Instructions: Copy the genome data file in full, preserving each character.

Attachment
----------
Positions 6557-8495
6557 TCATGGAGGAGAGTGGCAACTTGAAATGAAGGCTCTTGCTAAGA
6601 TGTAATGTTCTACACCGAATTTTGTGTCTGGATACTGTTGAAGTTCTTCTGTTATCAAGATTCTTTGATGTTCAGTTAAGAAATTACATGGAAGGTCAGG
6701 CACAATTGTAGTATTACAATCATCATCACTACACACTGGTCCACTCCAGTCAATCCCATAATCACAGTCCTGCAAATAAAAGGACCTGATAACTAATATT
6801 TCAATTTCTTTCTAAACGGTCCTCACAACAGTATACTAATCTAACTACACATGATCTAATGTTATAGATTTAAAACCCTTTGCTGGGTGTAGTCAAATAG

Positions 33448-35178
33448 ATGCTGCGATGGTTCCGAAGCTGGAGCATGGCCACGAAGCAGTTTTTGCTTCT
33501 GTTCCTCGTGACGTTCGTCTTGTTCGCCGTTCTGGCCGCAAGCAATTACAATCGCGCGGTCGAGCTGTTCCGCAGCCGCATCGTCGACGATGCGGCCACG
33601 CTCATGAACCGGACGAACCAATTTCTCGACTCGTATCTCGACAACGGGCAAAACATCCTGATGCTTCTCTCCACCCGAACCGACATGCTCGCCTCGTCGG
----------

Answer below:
Positions 6557-8495
6557 TCATGGAGGAGAGTGGCAACTTGAAATGAAGGCTCTTGCTAAGA
6601 TGTAATGTTCTACACCGAATTTTGTGTCTGGATACTGTTGAAGTTCTTCTGTTATCAAGATTCTTTGATGTTCAGTTAAGAAATTACATGGAAGGTCAGG
6701 CACAATTGTAGTATTACAATCATCATCACTACACACTGGTCCACTCCAGTCAATCCCATAATCACAGTCCTGCAAATAAAAGGACCTGATAACTAATATT
6801 TCAATTTCTTTCTAAACGGTCCTCACAACAGTATACTAATCTAACTACACATGATCTAATGTTATAGATTTAAAACCCTTTGCTGGGTGTAGTCAAATAG

Positions 33448-35178
33448 ATGCTGCGATGGTTCCGAAGCTGGAGCATGGCCACGAAGCAGTTTTTGCTTCT
33501 GTTCCTCGTGACGTTCGTCTTGTTCGCCGTTCTGGCCGCAAGCAATTACAATCGCGCGGTCGAGCTGTTCCGCAGCCGCATCGTCGACGATGCGGCCACG
33601 CTCATGAACCGGACGAACCAATTTCTCGACTCGTATCTCGACAACGGGCAAAACATCCTGATGCTTCTCTCCACCCGAACCGACATGCTCGCCTCGTCGG